You may say, or feel, that you haven’t done anything to any of those people. That may be true, but have you stood up when someone has?
Have you picked or rejected on someone because they are different? Have you made sure they knew they weren’t welcome? Was it because of their skin color? Or their accent? Or how they acted? Or how they dressed? Or who they were with? If you didn’t, did you stop or say something to those who did?
Even if you haven’t, this type of discrimination and bigotry is ingrained in our society. Don’t believe me?
Recognize your own intolerance. You may not want to admit it. It is there. Recognize that there are advantages in being white. Recognize that there are advantages in being male. Recognize that there are advantages in being economically well off. Recognize that there are advantages in being straight. Realize your privilege.
Stop how you’ve been acting. Stop what your judging and condemnation. Release what you haven’t let go of.
After telling his followers how they were to act, Jesus asked, Why do you call me ‘Lord, Lord,’ and do not do what I tell you?
Do to others as you would have them do to you.
Think of how you would feel if you weren’t welcomed, accepted or tolerated. Think of how you would feel if you were constantly viewed with suspicion, rejection, derision, disgust or dismissed. If we want God to accept us, forgive us and love us, Just As I Am, why do we demand change and conformity from others?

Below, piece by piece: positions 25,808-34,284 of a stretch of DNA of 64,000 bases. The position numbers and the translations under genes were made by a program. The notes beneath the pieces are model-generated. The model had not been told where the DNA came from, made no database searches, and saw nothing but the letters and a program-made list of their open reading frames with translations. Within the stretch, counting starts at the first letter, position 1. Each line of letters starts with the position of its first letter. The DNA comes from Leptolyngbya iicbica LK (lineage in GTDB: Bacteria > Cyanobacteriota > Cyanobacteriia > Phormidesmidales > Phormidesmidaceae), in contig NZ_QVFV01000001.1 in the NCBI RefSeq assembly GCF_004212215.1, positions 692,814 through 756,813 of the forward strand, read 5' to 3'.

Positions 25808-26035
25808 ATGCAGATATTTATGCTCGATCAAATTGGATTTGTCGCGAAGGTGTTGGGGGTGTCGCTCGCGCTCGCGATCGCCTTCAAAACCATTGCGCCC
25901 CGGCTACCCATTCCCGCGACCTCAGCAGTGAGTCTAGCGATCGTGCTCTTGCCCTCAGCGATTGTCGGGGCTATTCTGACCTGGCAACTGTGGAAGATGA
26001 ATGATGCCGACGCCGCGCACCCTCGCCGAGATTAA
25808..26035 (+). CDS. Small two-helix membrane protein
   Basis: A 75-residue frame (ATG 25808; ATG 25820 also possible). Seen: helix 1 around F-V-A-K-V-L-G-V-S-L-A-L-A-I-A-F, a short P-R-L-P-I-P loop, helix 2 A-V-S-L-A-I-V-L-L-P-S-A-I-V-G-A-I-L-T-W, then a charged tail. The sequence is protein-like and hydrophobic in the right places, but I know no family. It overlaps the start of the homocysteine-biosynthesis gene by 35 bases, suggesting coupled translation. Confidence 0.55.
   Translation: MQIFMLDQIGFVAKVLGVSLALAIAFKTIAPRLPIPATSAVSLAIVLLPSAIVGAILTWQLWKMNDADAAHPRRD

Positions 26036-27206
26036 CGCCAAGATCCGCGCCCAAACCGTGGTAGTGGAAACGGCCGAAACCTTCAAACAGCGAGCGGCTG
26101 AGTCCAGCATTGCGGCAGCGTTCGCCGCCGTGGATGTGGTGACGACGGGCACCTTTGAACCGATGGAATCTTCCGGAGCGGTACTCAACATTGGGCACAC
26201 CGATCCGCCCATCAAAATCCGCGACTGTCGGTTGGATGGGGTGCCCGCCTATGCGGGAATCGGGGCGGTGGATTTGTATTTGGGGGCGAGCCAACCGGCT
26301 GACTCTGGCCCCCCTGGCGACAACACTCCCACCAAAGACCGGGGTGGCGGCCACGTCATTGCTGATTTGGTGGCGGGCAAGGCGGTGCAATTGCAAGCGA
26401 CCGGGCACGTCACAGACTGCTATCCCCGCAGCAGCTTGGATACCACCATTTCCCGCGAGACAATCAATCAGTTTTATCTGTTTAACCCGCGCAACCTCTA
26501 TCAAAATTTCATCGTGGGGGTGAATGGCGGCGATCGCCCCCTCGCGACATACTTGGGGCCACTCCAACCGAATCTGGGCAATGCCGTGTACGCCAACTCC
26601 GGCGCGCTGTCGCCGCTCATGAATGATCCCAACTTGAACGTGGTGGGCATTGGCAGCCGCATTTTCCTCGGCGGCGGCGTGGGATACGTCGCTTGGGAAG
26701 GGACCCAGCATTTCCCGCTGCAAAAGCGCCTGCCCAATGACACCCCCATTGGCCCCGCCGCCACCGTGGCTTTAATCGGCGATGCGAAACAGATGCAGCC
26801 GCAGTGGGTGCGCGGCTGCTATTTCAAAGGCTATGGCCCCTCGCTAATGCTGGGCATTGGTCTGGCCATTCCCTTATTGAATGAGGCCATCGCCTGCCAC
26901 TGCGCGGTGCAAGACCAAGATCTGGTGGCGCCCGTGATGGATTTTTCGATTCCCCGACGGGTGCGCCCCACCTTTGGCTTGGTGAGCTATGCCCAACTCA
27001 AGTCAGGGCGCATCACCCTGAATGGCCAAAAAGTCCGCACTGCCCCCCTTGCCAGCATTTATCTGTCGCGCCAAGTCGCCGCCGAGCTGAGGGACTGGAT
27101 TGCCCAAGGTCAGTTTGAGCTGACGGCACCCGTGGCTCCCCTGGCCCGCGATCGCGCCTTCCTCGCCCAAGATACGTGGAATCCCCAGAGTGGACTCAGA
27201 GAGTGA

If I have offended you, or if you feel I have strayed into the world of politics; I do not apologize. I am proclaiming the Gospel, using the words of Jesus Christ and the Apostle Paul as recorded in Scripture.
Now, for not doing this sooner, and with more passion, I do apologize.
Our hymn of the day is Just As I Am.
Pastor Brian's Page
Pastor Brian Robert Campbell has served at Our Savior's and Emmanuel since August 1, 2011, and began serving Nazareth on December 1, 2015.
Pastor Brian is originally from Saginaw, Michigan. He graduated from Alma College with a B.A. in Business Administration, and worked for the Saginaw Public Schools' Community Education Department for 17 years before answering the call to ministry. He graduated with a M. Div. from the Lutheran Theological Seminary at Gettysburg in 2011. ONE in Christ Lutheran Parish is his first call.
He is the only child of Robert and Charlotte Campbell, both who have entered the Church Eternal.
He is accompanied in ministry by his faithful bulldogge Ananias, who regularly writes for our newsletter. His articles are archived here.
He is a fan of sports teams from his native Michigan, especially the Tigers and the Lions. But we tolerate him despite that.